Beyond any speaker, mixer, amplifier or whatever it is the single purchase I can point to that helped move us on that continuum to being a "big boy".   Perhaps we are in training pants at this point.



Logged
Scott AKA "Skyking" Holtzman
River Delta Audio is now:

Ghost Audio Visual Solutions, LLC
Cleveland OH
www.ghostav.rocks

Steve Garris

  • Hero Member
  • *****
  • Offline Offline
  • Posts: 823
Re: JBL SRX800 series, my take
« Reply #3 on: January 24, 2017, 12:31:38 pm »


What size van?  Once we got a large cargo van I hate loading the mini vans.  What you are describing sounds like the torture I put myself through until I got an e350 diesel.


Beyond any speaker, mixer, amplifier or whatever it is the single purchase I can point to that helped move us on that continuum to being a "big boy".   Perhaps we are in training pants at this point.

That's a surprise! I've always thought loading a full size van would be more difficult - less doors, higher lifting. I use an old Montana mini van, seats removed and a fairly flat cargo bay with carpet. I love the 2 side doors and hatch back opening. I have been considering a full size van lately, as I have to really load my mini van when I have 6 monitors and lights added to the show. In addition, I do not have room for double 18 sub's, something that I'm planning on adding.
Logged

Scott Holtzman

  • Hero Member
  • *****
  • Online Online
  • Posts: 3628
    • River Delta Audio
Re: JBL SRX800 series, my take
« Reply #4 on: January 26, 2017, 03:33:29 am »

That's a surprise! I've always thought loading a full size van would be more difficult - less doors, higher lifting. I use an old Montana mini van, seats removed and a fairly flat cargo bay with carpet. I love the 2 side doors and hatch back opening. I have been considering a full size van lately, as I have to really load my mini van when I have 6 monitors and lights added to the show. In addition, I do not have room for double 18 sub's, something that I'm planning on adding.


If I am by myself I use a ramp.  If I have one of the helpers I put them inside the van.  It's just the right height for 828's since you can tilt them in. 


I get the side doors are nice but they just seem small to me,  the double doors open up all the way out of the way and just suck the load in.


WRT to six monitors.  I wasn't around the day the Olds Silhouette died.  This was our first van and we got it with 130k miles on it.  We had 6 HPR122's, 2 HPR153's, four KW122's all the cable and mic stands to deal with a 5 piece rock band. 


The guys went over some tracks and the shock towers in the back were rusted and the whole thing came down in one big boom.  They tipped the AAA guy some extra money and showed up to the gig with the van on a flatbed.  Dumped the whole thing in front of the club and the show went on.


We didn't have much class back then.


 
Logged
Scott AKA "Skyking" Holtzman
River Delta Audio is now:

Ghost Audio Visual Solutions, LLC
Cleveland OH
www.ghostav.rocks

Don T. Williams

  • Sr. Member
  • ****
  • Offline Offline
  • Posts: 334
  • Midas Pro 1 & 2, M32, dbTech T12, T8, S30, DM12
    • Q Systems Music & Sound
Re: JBL SRX800 series, my take
« Reply #5 on: January 26, 2017, 10:28:21 am »

Scott, the delivery may not have looked classy, but you were a class act to show up and go on with the show!  That's real class!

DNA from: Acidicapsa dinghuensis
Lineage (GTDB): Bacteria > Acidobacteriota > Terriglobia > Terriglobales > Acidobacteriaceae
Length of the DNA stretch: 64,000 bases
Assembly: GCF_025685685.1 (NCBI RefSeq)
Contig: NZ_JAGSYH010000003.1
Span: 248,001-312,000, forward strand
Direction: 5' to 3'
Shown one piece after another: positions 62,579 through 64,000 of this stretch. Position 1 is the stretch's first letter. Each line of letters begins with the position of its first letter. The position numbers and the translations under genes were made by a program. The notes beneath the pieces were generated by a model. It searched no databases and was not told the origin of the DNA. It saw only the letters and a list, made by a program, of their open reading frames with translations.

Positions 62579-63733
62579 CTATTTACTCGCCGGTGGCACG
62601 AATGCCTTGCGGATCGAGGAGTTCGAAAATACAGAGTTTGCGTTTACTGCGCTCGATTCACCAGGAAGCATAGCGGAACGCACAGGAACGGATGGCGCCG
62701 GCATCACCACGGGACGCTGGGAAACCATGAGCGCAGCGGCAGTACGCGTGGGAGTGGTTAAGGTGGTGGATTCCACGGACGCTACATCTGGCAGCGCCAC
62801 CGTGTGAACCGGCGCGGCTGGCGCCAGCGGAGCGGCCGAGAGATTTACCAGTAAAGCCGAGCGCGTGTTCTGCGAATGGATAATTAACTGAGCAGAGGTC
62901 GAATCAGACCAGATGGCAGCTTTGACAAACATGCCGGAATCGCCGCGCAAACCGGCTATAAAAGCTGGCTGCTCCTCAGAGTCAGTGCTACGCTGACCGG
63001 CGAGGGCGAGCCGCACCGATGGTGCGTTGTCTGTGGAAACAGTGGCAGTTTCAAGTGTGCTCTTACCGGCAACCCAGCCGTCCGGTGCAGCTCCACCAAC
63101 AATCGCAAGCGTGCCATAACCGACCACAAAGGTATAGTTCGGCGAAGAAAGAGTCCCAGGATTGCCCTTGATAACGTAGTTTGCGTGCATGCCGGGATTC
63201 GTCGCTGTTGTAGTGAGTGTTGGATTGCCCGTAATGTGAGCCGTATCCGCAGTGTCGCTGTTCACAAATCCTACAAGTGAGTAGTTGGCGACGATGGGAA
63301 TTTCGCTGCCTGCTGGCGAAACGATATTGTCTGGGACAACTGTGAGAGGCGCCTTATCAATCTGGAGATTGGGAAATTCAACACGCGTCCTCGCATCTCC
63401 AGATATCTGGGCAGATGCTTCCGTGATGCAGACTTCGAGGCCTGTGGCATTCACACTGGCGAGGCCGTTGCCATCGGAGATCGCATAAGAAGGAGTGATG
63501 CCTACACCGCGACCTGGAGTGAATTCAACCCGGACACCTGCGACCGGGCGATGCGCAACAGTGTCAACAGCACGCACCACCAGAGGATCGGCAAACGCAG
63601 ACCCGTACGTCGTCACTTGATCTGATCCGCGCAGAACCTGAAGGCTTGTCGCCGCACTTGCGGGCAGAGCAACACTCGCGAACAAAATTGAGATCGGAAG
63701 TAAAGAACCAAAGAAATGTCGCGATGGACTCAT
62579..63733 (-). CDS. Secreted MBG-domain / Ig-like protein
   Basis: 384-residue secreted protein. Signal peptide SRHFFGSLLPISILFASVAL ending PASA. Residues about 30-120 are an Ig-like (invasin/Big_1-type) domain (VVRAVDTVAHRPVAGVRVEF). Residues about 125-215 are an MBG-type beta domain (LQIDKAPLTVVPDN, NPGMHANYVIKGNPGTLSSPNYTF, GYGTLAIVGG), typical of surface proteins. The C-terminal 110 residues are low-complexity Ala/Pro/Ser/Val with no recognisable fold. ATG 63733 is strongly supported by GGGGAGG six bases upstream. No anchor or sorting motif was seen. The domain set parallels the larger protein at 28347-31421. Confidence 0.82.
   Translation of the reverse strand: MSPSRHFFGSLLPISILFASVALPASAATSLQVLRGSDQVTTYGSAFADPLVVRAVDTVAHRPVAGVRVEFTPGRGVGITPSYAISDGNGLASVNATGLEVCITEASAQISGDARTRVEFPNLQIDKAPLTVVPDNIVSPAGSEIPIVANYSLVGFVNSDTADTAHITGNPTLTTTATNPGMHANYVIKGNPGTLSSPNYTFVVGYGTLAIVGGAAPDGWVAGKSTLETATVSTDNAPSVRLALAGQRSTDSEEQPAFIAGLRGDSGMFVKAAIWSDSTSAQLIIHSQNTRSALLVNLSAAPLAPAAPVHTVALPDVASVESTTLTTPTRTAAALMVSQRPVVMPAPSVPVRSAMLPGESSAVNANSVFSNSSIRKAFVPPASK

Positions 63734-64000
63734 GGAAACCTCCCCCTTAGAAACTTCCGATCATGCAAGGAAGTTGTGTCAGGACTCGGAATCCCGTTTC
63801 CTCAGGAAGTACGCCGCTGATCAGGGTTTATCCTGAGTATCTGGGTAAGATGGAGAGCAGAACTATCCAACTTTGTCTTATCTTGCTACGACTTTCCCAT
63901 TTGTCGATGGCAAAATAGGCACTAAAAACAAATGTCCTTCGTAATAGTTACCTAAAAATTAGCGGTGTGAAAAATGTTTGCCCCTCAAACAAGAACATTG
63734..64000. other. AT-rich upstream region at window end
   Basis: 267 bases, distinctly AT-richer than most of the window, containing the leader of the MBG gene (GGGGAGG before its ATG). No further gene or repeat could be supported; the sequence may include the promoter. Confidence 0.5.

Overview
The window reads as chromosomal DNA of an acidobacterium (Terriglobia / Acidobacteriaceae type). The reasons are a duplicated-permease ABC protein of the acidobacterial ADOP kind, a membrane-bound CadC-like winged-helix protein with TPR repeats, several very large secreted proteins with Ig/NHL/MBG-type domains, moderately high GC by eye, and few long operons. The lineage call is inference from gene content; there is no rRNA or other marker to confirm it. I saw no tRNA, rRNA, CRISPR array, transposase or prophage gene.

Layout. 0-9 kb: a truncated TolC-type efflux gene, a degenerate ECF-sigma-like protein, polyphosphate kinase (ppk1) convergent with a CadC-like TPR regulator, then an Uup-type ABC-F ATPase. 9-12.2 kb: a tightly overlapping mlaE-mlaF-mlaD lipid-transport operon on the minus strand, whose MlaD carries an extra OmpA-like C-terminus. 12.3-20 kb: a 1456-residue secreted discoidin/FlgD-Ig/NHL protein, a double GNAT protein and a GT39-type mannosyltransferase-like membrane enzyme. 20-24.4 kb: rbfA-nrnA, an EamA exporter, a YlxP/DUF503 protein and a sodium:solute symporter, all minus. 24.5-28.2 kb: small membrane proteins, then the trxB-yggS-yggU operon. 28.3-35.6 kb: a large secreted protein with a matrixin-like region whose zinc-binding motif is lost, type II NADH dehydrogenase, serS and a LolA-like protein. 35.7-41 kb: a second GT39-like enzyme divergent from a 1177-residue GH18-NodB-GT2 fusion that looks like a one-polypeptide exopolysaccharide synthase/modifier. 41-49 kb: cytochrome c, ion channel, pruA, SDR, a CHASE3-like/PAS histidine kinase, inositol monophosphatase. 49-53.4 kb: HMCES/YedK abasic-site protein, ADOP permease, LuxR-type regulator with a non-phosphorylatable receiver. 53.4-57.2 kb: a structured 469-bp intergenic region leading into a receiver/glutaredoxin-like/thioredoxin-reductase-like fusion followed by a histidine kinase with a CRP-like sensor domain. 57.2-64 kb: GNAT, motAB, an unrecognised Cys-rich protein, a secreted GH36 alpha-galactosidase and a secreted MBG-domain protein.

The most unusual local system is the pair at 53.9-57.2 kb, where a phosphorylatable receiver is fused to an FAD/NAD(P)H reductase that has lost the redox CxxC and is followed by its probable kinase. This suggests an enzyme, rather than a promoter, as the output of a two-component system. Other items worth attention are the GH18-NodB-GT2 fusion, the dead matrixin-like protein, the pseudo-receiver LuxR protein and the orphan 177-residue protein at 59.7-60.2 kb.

Logged

TJ (Tom) Cornish

  • Hero Member
  • *****
  • Offline Offline
  • Posts: 3651
  • St. Paul, MN
Re: JBL SRX800 series, my take
« Reply #6 on: January 26, 2017, 04:07:44 pm »

That's a surprise! I've always thought loading a full size van would be more difficult - less doors, higher lifting. I use an old Montana mini van, seats removed and a fairly flat cargo bay with carpet. I love the 2 side doors and hatch back opening. I have been considering a full size van lately, as I have to really load my mini van when I have 6 monitors and lights added to the show. In addition, I do not have room for double 18 sub's, something that I'm planning on adding.
For smaller shows I have a regular length Chevy Express, and a Ford Transit on order to replace it in the next month or so.  I use a folding wheelchair ramp to get the gear in the van and will never go back.  I can haul much more than the minivan, and I used a chunk of that capacity to get real cases and workboxes, which made a huge logistical difference.  At a recent show I was told by the venue rep that my van was like a clown car - gear kept coming and coming.

Not sure if your minivan has a bulkhead, but if it doesn't, you're at significant risk for severe injury if you ever get in an accident.

Oh yeah - P.S. JBL SRX800p series boxes are great.
Logged

Rick Powell

  • Hero Member
  • *****
  • Offline Offline
  • Posts: 600
Re: JBL SRX800 series, my take
« Reply #7 on: February 08, 2017, 12:49:20 am »

The guys went over some tracks and the shock towers in the back were rusted and the whole thing came down in one big boom.  They tipped the AAA guy some extra money and showed up to the gig with the van on a flatbed.  Dumped the whole thing in front of the club and the show went on.


We didn't have much class back then.

Same kinda dealio, the son and I were on our way to our big outdoor gig at the Mendota Sweet Corn Festival. Engine blew up on I-39 about 8 miles from the gig. The flatbed wrecker came and dropped us off at the back entrance, and we pushed it the rest of the way in, loaded in, and then pushed it back across the street into a vacant parking space. They towed it to the junkyard the next day. We started right on time, and the towing bill was only $80 for an interstate highway rescue.
« Last Edit: February 08, 2017, 12:51:28 am by Rick Powell »
Logged
Pages: [1]   Go Up
 


Page created in 0.091 seconds with 18 queries.